Obesity has become an increasingly growing issue in the United States and around the world. Today, roughly 34% of American adults are obese. Furthermore, childhood and adolescent obesity has doubled within the past three decades. Programs and health providers have worked to combat childhood obesity with advertisements, celebrity advocates, and after school programs to promote healthy living.
Puerto Rico, on the other hand, is using a different tactic to lower the number of obese children. Currently, the number of obese Puerto Rican children is at 28% of the population; the United State’s childhood obesity rate is at 18%.
In order to combat this growing epidemic, Puerto Rican lawmakers have proposed a bill that would fine parents of obese children up to $800 if the child does not lose weight. The bill was introduced by Senator Gilberto Rodriguez and states, “The priority is the well-being of these children, not the fines.” (Source)
If the bill is approved, public school teachers will make note of potential obese cases and refer them to the school’s counselor or social worker, depending on how severe the case. The Department of Health officials will then meet with the parents to determine whether the obesity is caused from poor eating habits or a medical condition. From there, a diet and exercise routine will be assigned to the child, in addition to monthly visits to ensure instructions are being followed.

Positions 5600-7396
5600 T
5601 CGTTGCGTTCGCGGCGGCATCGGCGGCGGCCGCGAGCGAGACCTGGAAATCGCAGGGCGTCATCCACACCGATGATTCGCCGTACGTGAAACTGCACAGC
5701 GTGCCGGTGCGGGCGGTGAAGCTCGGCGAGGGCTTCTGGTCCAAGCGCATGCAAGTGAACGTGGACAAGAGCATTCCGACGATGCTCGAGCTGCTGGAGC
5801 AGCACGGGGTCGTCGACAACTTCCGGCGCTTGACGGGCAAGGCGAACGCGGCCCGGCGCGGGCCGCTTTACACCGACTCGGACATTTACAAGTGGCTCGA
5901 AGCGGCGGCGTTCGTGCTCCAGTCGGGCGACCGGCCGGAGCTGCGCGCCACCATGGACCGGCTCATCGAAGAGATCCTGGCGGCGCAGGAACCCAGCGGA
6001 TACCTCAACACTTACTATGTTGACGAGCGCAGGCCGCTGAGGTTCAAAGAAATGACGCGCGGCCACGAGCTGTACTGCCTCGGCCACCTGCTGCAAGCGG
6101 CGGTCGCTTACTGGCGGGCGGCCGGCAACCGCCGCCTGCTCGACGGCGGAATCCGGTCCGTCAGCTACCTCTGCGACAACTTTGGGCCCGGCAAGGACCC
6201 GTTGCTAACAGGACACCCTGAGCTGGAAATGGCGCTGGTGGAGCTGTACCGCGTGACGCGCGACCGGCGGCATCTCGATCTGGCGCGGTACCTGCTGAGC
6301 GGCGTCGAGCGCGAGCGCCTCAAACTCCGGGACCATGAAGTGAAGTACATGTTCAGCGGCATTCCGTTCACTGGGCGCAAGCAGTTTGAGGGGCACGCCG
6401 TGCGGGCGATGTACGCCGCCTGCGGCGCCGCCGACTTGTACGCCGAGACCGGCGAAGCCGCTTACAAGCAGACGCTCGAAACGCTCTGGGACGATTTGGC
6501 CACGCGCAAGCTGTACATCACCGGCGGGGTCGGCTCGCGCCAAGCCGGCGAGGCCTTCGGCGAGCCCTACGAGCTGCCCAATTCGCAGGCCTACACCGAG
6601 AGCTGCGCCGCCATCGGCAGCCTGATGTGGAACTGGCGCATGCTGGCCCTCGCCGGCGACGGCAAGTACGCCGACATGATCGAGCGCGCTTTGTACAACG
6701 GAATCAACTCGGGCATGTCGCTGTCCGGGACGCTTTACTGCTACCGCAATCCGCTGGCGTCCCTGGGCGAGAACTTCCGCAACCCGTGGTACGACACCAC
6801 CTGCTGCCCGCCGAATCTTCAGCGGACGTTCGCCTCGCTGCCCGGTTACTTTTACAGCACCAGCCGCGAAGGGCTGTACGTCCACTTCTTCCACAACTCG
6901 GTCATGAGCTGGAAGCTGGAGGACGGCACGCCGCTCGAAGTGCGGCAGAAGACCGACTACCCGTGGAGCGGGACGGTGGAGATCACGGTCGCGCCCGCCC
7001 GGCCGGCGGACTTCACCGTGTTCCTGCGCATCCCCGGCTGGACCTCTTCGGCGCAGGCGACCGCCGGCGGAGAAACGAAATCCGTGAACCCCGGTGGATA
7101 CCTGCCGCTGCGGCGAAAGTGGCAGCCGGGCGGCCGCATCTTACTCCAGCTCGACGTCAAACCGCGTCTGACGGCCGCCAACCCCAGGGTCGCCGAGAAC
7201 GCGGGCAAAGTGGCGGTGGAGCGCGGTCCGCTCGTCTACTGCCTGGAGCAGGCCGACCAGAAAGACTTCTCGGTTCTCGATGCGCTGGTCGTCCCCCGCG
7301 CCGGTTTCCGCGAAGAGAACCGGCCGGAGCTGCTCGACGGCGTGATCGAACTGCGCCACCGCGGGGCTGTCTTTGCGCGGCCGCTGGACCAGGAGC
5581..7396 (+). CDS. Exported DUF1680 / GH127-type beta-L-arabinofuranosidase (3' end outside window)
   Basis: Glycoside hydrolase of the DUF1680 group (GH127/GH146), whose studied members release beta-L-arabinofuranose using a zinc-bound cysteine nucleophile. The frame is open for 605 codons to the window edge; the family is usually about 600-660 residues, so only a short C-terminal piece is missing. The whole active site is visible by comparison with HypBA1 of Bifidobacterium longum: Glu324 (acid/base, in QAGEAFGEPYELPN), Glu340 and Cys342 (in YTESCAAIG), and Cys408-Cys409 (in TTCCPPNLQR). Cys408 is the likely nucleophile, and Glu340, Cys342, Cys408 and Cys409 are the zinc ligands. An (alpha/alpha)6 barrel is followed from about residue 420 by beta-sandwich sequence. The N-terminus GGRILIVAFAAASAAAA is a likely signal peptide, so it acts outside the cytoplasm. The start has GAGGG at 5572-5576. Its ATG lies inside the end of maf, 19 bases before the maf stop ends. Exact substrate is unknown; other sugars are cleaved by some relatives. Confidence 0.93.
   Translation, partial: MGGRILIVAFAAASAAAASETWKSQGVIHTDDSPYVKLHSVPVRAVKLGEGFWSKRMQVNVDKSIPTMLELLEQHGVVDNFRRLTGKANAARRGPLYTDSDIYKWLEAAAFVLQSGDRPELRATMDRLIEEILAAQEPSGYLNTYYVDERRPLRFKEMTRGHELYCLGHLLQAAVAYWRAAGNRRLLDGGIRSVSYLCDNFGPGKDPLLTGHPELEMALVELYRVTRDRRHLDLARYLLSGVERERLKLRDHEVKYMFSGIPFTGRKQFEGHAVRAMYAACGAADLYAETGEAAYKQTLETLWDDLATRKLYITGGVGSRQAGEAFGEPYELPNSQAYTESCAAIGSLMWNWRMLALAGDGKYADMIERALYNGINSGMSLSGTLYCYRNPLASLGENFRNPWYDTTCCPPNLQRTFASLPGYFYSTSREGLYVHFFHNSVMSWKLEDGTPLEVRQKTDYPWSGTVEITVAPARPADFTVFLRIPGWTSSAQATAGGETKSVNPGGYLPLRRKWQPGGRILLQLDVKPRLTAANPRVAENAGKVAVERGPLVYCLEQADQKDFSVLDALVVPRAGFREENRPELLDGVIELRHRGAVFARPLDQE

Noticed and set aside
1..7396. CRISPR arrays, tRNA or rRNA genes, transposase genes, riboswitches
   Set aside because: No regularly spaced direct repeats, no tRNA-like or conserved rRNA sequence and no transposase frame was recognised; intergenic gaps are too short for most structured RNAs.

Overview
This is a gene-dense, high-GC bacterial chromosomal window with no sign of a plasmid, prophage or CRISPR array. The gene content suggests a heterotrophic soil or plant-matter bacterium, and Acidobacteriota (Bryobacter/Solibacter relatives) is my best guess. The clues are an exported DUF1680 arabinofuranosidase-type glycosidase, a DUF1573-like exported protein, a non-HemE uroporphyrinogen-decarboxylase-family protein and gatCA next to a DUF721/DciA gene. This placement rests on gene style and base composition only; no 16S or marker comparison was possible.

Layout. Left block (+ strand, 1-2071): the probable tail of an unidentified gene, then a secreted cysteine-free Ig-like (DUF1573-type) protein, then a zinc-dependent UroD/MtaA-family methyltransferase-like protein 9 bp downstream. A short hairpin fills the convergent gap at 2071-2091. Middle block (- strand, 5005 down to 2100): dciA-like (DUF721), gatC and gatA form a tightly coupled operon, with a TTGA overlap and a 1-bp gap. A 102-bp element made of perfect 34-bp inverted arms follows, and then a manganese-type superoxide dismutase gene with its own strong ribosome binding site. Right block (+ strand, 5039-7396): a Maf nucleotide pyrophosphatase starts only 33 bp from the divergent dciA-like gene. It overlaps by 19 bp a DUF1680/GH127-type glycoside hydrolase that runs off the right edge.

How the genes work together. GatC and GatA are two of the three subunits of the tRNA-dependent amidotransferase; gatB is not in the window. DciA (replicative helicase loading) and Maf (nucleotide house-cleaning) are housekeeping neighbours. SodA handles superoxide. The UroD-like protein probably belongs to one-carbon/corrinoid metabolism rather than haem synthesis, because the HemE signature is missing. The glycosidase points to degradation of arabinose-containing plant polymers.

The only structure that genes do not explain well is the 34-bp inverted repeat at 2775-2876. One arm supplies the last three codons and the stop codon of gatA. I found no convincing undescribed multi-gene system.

After six months of the program, health officials will evaluate the child again; at this time, the parents can be fined $500 to $800 if the child’s situation does not improve within another six months to a year.
Many doctors and even the president of Puerto Rico’s American Academy of Pediatrics have spoken out against the bill, stating that it is unfair to parents and children. Julio Fontanet, Dean of the Inter American University of Puerto Rico School of Law, says the proposed bill faces questionable legal issues. For one, the government officials will have to prove the parent is intentionally or negligently mistreating the child. This brings up the question whether having an obese child means the parent is mistreating the child or not, and whether is it genetics that make this child more prone to obesity.
The rate of obesity has been on the rise, and finding solutions to combat the problem has been an aim for many in the healthcare field. This bill has not been approved yet by lawmakers and will likely face critique and restructuring in order for it to pass and ensure it will follow all ethical rules.
What do you think about this bill? Do you think Puerto Rico’s legislature will pass it?